I inspected a home where the upstairs bathroom had a fully enclosed shower stall (door had no gap along the top when closed). The stall had a light/fan combo that was on the garage GFCI. I called it as incorrect stating there should be no other outlets on the bath circuit. However, the electrician on site stated that since the shower stall was “fully enclosed”, it was considered a separate “wet” location and had to be GFCI protected. He was not specific with any code reference but said it had something to do with the shower stall being considered as a steam room. Any thoughts??:neutral:
Ok…I have to run to a job but I will say…FYI…the light is not part of the bathroom RECEPTACLE circuit and its associated applications or expections which we could list by the NEC…the light is different…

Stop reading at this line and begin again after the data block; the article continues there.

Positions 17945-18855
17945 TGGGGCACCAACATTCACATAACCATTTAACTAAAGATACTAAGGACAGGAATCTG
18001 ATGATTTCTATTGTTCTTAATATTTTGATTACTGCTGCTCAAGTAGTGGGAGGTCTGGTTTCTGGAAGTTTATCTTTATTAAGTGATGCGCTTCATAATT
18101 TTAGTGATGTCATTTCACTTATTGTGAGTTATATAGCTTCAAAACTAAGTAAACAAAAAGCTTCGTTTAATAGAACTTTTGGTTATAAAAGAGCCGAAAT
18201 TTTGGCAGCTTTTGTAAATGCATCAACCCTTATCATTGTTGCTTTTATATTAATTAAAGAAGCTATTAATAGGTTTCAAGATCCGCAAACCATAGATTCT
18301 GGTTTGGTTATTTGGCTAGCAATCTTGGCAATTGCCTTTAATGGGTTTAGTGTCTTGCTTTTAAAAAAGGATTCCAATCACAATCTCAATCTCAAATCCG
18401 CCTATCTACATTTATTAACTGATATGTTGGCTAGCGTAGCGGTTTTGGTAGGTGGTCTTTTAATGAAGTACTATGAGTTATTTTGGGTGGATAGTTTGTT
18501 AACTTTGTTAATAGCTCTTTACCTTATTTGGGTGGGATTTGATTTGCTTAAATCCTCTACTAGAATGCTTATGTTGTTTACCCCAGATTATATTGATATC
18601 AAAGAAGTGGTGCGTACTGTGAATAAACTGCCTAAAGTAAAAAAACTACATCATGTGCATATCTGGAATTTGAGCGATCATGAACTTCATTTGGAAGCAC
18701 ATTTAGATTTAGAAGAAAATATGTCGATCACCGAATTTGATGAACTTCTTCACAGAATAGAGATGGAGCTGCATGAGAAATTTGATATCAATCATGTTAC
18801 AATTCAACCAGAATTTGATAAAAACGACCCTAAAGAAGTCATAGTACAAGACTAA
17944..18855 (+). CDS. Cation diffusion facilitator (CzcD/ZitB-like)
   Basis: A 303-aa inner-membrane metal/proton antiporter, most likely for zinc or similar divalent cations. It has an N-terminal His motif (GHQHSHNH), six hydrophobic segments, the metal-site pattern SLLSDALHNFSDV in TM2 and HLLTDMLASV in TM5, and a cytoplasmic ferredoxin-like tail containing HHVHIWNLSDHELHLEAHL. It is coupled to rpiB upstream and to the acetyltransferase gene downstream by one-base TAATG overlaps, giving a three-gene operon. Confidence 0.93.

Ok…so I will say BOTH are a bit incorrect here…now I have to run…
FYI…yep…“the fixture should be labeled SUITABLE FOR WET LOCATION.”
You were incorrect as to the reference. The only restrictions as to bath circuits is for receptacles as Paul said.
The electrician is full of it IMO. There is no such thing as a “separate wet location” in a bathroom just because of the type of shower doors.
Tell him he does get points for creativity though.
There is NO GFI requirement for “wet locations”. This is a myth long perpetuated. There is NO requirement for enclosed recessed shower lights to be GFI protected either.
The fan however probably does state in the instructions that if it is within a shower or bath location it must be GFI protected. But the NEC does not tell us it must be GFI’d. The NEC tells us we MUST follow mfg instructions and install GFI protection.
Yes, it most likely does require GFI protection.
Yes, it can be on another circuit such as the garage.
No, it is NOT a “separate wet location”.